Arts Review Theatre

★★★★☆ Review: Unmasked by Sharul Channa

Searching for a place to belong amidst the pandemic.

Over the last two years, the pandemic has brought out some of our greatest vulnerabilities, not only on a national levels, but even within ourselves as individuals, as we are forced into questioning our identity and our lived spaces. All of that comes to light for one expat, in Sharul Channa’s new play Unmasked.

Written and directed by Sharul, Unmasked follows Nakul Chandrakant Dalvi, an Indian expat who has not visited his hometown for the last two years since the beginning of the pandemic. Unable to feel fully at home in Singapore, he wonders – is he Singaporean enough, or even Indian enough to belong to either country anymore?

The performance begins as Nakul (Amit Arun Joshi) arrives onstage in a mask, flanked by dancers Veena Bangera and Priyashree Deorukhkar. As the play suggests, he does indeed unmask himself, but seems apologetic about it, as he begins to share about his life since coming here India years ago. There are clear frustrations as he explains how he is fully vaccinated (with Pfizer!), yet still feels trapped; speaks English with a corporate accent yet feels he is not being ‘truthful’ to himself and those around him, and wants to speak in a more ‘Indian’ accent instead, even checking in with us to see if he could still be understood when speaking Singlish or ‘Hinglish’ (Hindu-English). As multicultural as Singapore posits itself to be, there are times when society seems to restrict us from just being true to ourselves for fear of leaving the wrong impression.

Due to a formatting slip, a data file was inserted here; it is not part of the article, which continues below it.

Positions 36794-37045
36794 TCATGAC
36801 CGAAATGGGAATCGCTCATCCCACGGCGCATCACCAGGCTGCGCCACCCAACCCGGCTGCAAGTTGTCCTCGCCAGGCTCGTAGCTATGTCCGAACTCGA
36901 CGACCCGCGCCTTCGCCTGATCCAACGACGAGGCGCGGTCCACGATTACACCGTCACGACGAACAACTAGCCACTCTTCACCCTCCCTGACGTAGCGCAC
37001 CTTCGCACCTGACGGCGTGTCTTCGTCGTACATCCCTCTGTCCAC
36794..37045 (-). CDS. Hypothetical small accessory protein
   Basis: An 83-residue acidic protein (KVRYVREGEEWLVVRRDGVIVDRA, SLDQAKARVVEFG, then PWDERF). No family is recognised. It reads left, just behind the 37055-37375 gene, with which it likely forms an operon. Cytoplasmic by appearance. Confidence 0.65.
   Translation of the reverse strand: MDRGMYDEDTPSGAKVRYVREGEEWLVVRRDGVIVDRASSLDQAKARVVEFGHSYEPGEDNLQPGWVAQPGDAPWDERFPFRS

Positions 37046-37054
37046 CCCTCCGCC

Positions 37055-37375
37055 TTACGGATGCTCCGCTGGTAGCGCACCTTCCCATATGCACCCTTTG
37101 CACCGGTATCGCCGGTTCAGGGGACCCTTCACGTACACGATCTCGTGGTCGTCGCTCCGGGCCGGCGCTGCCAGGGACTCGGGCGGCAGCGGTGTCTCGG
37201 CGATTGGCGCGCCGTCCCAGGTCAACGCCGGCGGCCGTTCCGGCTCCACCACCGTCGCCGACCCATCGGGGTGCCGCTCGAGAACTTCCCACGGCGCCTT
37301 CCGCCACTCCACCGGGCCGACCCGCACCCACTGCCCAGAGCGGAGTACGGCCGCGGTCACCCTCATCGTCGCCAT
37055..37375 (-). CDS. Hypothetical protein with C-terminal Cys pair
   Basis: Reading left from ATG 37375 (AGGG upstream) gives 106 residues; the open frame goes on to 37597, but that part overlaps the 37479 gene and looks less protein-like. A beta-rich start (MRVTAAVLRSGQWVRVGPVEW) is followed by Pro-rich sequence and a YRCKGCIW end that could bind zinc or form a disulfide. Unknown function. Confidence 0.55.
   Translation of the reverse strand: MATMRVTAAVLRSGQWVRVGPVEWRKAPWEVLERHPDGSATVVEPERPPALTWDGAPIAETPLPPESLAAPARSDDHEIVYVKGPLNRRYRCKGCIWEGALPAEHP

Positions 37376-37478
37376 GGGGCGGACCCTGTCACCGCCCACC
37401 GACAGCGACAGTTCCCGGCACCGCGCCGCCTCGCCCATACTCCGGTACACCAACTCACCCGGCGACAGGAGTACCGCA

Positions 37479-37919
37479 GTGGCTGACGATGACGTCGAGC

Beyond speech, Nakul explains the painful process of applying for permanent residence, with the number of PRs approved each year dropping from 88,000 to just 30,000 a year. He has a strong case on why he should be approved: now proudly ‘localised’, he seems to embody a hybrid identity, with a house at Tanjong Rhu and a house in Pune. Both are them are home to him, and as he recalls his residence in India, we hear the familiar sounds of the kook birds and the horns of the busses, so happy he occupies both worlds he even tells it to a random taxi driver.

Pride turns to sorrow as he realises that it’s the second year in a row he has not returned home for Deepavali. His description of home is vivid – he recalls the sudden chill in the air due to the cooling weather, misses his family deeply when now, all he can do is have a Zoom call when he can, a poor substitute for real life conversation. Our heart breaks as he tells us how ‘home’ is in transition, and we realise how often we forget that many expatriates are just here to work, alone while their families live thousands of miles away. We feel grateful that our own family is here in Singapore, but a pang of sadness for him, with how 3-4 visits a year used to be the norm, and now, nothing.

For an expat, culture shock is also a big issue to grapple with, especially with issues of living expenses. He recalls how he used to convert prices from Singapore dollars to rupees, shocked at the price difference. Even the idea of heading down to the market was once new to him; where back home vegetable sellers would go door to door, he realises that there is no such thing in Singapore, save for ice cream sellers, the last peddlers of this nation. As humans do, we adapt, and get used to the change, and it’s not long before he gets used to it all, marvelling at how quiet the trains are in comparison to India, and how dustbins are plenty, compared to how dustbins would be made out of ‘nothing’ back home, appreciative of how clean and efficient everything is here.